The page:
Keywords: Medicine;
    ISSN: 1368-4973
    E-ISSN: 1472-3263
    Source: CrossRef
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  • 7
    Language: English
    In: PLoS ONE, 01 January 2016, Vol.11(3), p.e0152886
    Description: Antigen presenting cells (APCs) in skin can promote either antigen-specific effector functions or antigen tolerance, and thus determine clearance or persistence of cutaneous viral infections. Human papillomavirus (HPV) infections can persist in squamous epithelium in immunocompetent individuals, and some persisting HPV infections, particularly with HPV16, promote malignant epithelial transformation. Here, we investigate whether local expression of the HPV16 protein most associated with malignant transformation, HPV16-E7, affects the phenotype and function of APC subsets in the skin. We demonstrate an expanded population of Langerhans cells in HPV16-E7 transgenic skin with distinct cell surface markers which express immune-modulatory enzymes and cytokines not expressed by cells from non transgenic skin. Furthermore, HPV16-E7 transgene expression in keratinocytes attracts new APC subsets to the epidermis. In vivo migration and transport of antigen to the draining lymph node by these APCs is markedly enhanced in HPV16-E7 expressing skin, whereas antigen-processing, as measured by proteolytic cleavage of DQ-OVA and activation of T cells in vivo by APCs, is significantly impaired. These data suggest that local expression of HPV16-E7 in keratinocytes can contribute to persisting infection with this oncogenic virus, by altering the phenotype and function of local APCs.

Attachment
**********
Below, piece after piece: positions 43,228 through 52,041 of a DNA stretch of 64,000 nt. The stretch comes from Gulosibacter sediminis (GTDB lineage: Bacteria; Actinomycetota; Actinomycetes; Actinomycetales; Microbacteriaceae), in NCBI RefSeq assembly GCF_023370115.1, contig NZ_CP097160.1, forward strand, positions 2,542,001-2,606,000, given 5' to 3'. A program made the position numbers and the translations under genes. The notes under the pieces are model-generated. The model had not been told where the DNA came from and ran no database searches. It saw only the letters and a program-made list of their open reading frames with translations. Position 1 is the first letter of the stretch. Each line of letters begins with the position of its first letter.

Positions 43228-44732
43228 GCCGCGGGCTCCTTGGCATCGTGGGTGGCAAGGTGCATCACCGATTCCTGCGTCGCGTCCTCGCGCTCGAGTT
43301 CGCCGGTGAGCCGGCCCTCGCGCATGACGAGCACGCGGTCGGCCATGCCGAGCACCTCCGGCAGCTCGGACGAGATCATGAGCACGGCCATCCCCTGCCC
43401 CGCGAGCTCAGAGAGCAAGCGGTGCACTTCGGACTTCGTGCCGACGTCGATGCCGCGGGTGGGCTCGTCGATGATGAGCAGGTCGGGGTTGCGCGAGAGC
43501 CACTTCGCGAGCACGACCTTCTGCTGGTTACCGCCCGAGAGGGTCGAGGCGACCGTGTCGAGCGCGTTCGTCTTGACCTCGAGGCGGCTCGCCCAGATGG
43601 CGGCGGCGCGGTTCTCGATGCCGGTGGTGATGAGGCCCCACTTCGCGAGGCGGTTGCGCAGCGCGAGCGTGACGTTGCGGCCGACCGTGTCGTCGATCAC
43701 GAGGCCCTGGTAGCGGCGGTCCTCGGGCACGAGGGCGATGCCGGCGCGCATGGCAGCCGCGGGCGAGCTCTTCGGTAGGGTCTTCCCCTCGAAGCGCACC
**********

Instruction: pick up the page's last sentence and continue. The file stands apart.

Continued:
Keywords: Sciences (General)
    E-ISSN: 1932-6203
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  • 8
    Language: English